High-Power Servo Drives Help Hollywood Capture Explosive Action
With high power density, onboard intelligence, and built-in connectivity, Elmo drives equip robotic camera dolly to shoot extreme live-action footage.
Computer-generated imagery (CGI) can create extraordinary scenes but for edge-of-the-seat blockbusters, there’s no substitute for live-action shooting. Live filming enables directors to change camera angles, explore alternative approaches with their actors, and even swap out dialogue. The problem is that human-operated dollies simply can’t deliver the explosive speed and acceleration demanded by cutting-edge action films. That’s why Mega Trax developed the MX 500 semi-autonomous, high-speed robotic dolly system. With the help of compact, high-power servo drives from Elmo Motion Control, the MX 500 can accelerate cameras to speeds of better than 90 mph in a matter of seconds. The best part is that the drives enable the MX 500 to execute these moves repeatably, reliably, and in the most rugged conditions imaginable.
To build the MX 500, the Mega Trax design team faced challenges at every turn, starting with the payload. The types of cameras used for feature films can weigh nearly 100 pounds. They travel down a rail system on a cart known as a dolly, which can weigh several hundred pounds in its own right. Motion needs to be fast, smooth, and repeatable so that the director can shoot the scene again and again, if desired.
The team could have based the system on a single motor that linked to the wheels using couplings and gearing. The problem is that this would have introduced compliance and backlash, potentially compromising motion quality. Instead, the team chose to power each wheel of the MX 500 dolly cart with a dedicated, high-power servo motor. The challenge was finding a motor-drive solution that could not only deliver explosive acceleration but also ensure tightly synchronized operation among the four motor drives to prevent any shakiness from appearing in the shot.
With distances of travel that can extend to several hundred feet, the MX 500 needed to be a portable device. That introduced all of the challenges presented by portable applications - the drives needed to be compact and lightweight while still delivering enough power to run the motors. They also had to be efficient enough to enable reasonable battery lifetime. After all, a robotic dolly doesn’t help if filming is constantly interrupted by the need to charge batteries.
One of the key requirements for the MX 500 is that it be easy to use and efficient to program. Filmmakers operate on tight budgets and even tighter shooting schedules. For outdoor shots, they are also at the mercy of the light and the weather. Directors and producers were not likely to tolerate a system that took special training and large amounts of time to program every time a new shot needed to be set up. The Mega Trax team was looking a user interface that would be easy to customize and teach.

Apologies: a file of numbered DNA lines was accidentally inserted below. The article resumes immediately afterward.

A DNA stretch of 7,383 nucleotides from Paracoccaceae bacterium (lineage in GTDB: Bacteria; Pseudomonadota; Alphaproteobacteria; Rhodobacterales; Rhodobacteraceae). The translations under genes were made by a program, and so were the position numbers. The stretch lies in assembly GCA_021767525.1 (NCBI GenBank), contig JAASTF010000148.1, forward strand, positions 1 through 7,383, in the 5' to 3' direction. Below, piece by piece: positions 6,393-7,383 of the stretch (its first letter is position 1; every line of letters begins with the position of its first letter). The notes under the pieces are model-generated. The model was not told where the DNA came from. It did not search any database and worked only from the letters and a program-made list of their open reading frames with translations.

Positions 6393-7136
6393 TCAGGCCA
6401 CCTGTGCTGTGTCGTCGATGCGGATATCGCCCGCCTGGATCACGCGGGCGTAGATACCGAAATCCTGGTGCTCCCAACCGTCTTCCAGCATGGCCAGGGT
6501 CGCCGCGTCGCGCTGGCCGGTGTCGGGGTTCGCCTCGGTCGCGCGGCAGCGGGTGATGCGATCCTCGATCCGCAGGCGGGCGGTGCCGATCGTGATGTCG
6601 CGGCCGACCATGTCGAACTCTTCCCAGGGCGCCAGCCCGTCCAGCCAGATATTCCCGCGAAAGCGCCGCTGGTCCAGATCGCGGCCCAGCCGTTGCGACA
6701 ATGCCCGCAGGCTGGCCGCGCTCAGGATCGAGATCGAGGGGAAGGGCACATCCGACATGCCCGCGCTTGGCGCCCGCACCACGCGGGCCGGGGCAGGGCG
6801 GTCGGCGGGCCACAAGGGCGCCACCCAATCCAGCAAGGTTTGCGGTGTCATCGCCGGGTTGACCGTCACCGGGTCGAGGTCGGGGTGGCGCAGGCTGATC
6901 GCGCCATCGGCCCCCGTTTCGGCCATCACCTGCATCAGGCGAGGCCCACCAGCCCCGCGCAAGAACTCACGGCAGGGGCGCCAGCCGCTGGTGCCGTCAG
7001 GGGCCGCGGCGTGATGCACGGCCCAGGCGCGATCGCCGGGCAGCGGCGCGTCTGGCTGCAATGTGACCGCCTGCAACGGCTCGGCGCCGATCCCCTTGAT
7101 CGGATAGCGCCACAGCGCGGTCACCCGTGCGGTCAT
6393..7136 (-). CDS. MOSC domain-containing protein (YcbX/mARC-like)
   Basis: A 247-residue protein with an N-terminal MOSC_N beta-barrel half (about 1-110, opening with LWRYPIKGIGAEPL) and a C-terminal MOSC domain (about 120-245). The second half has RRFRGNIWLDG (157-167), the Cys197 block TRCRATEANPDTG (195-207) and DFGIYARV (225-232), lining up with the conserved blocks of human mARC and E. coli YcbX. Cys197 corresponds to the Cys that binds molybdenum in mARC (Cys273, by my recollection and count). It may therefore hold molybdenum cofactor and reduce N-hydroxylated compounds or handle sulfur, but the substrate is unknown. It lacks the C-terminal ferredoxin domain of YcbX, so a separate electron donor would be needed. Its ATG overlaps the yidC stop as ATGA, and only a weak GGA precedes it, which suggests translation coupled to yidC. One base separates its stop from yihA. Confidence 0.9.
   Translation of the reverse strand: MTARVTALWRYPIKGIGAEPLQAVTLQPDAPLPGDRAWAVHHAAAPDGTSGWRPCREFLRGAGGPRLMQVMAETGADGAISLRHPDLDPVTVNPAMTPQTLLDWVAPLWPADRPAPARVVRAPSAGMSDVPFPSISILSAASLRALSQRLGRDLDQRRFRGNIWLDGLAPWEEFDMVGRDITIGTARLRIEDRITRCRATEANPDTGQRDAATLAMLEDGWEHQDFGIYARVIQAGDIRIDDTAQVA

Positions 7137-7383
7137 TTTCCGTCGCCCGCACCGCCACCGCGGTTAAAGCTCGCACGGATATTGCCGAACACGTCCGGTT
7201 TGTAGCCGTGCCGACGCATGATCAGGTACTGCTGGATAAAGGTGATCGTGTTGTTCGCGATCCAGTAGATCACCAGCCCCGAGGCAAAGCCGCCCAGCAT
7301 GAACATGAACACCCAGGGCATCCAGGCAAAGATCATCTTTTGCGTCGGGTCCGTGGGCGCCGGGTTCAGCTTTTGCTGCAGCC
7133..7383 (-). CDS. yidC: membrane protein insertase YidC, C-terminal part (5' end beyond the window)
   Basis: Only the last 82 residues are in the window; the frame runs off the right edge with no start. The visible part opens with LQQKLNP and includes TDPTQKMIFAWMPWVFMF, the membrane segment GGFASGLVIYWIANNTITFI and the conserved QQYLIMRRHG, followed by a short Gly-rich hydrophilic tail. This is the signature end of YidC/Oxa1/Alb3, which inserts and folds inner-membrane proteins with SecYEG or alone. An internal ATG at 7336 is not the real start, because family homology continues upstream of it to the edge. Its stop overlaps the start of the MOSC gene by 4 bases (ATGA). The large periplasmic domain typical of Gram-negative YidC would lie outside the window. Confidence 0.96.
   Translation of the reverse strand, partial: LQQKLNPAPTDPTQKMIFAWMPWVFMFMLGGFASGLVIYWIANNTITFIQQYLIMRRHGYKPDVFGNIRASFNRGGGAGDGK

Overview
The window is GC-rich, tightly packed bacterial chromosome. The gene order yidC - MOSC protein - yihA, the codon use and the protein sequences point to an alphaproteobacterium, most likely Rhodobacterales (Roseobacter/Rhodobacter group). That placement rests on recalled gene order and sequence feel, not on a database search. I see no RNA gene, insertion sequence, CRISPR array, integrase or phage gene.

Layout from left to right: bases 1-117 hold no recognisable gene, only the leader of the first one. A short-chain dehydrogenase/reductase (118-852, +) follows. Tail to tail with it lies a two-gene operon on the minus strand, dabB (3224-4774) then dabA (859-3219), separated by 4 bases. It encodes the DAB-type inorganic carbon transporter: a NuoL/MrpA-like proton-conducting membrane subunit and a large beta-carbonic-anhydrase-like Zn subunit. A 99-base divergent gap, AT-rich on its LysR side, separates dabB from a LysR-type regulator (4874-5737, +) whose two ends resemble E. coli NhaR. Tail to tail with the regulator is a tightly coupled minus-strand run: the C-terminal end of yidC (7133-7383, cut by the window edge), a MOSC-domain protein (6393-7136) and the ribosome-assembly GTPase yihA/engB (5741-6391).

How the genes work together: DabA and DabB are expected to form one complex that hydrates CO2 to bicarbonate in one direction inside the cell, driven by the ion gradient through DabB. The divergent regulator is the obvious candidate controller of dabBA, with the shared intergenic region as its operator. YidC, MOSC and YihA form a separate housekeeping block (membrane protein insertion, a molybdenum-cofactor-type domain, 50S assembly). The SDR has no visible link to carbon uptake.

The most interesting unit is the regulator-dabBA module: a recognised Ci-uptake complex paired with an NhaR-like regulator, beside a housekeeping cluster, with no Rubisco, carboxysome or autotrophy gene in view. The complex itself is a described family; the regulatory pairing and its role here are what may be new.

Finally, the solution needed to be robust enough to survive the conditions of outdoor filming. Location conditions can rival anything presented by industrial applications. Equipment must survive exposure to temperature extremes, dust and dirt, moisture, shock and vibration, and more. Film crews have to be able to count on the equipment to deliver the shot every time. That means that they also need to be able to count on the drives.
When the design team at Mega Trax went looking for a drive that could do the job, they found it with Gold Drum HV servo drives from Elmo Motion Control. “Elmo has a great reputation for precision motion control, so we already had a high level of confidence in the company," says Howard McCain, cofounder and CEO of Mega Trax. “Then, we realized that Elmo’s drives were the only ones that could handle our power and motion control requirements.”
Lightweight, powerful, and connected
Each Gold Drum HV servo drive can handle up to 100A/800V and is capable of delivering more than 65kW of continuous output. A key advantage of the drives is that they are built for high power density, which enables them to deliver that output power in a compact, lightweight form factor well-suited to portable applications. Gold-Drum drives also operate with efficiencies of up to 99%. As a result, the MX 500 is capable of up to 50 high-speed, quarter-mile runs per charge of the system’s two 800-V batteries.
Of course, it is not just the quantity of motion but the quality of motion that counts. To keep the cart moving smoothly, the system required highly synchronized operation of all four axes with minimum latency. The team accomplished this performance by taking advantage of the drives’ built-in intelligence and connectivity. The four drives on the wheels of the dolly cart are linked together in a master-slave architecture using EtherCAT/CANopen. They operate in torque-follower mode, with the master drive handing down commands to the slave drives.
In addition to drive hardware, The Mega Trax team took advantage of Elmo Application Studio II (EASII) motion design software to
create a flexible, user-friendly programming environment for the MX 500. EASII enables users to quickly create and implement motion, and intuitively program and manage Elmo’s servo drives. Remote connectivity via a mobile device attached to the robotic dolly made it possible for Elmo technicians to optimize performance by tuning the drives while the system was on the track. “I loved the online tool that provides EASII software training with a live video link to a real machine—it allowed me to personally perform a quick tune on our motors to get everything rolling,” says David Kuklish, Co-founder and VFX Supervisor, Mega Trax.
The EASII motion design software tool also provides accurate mechanical plant transfer functions; 1D, 2-D, and 3D error mapping and corrections; drive feedback emulation; and corrective servo tuning features and capabilities to optimize application performance.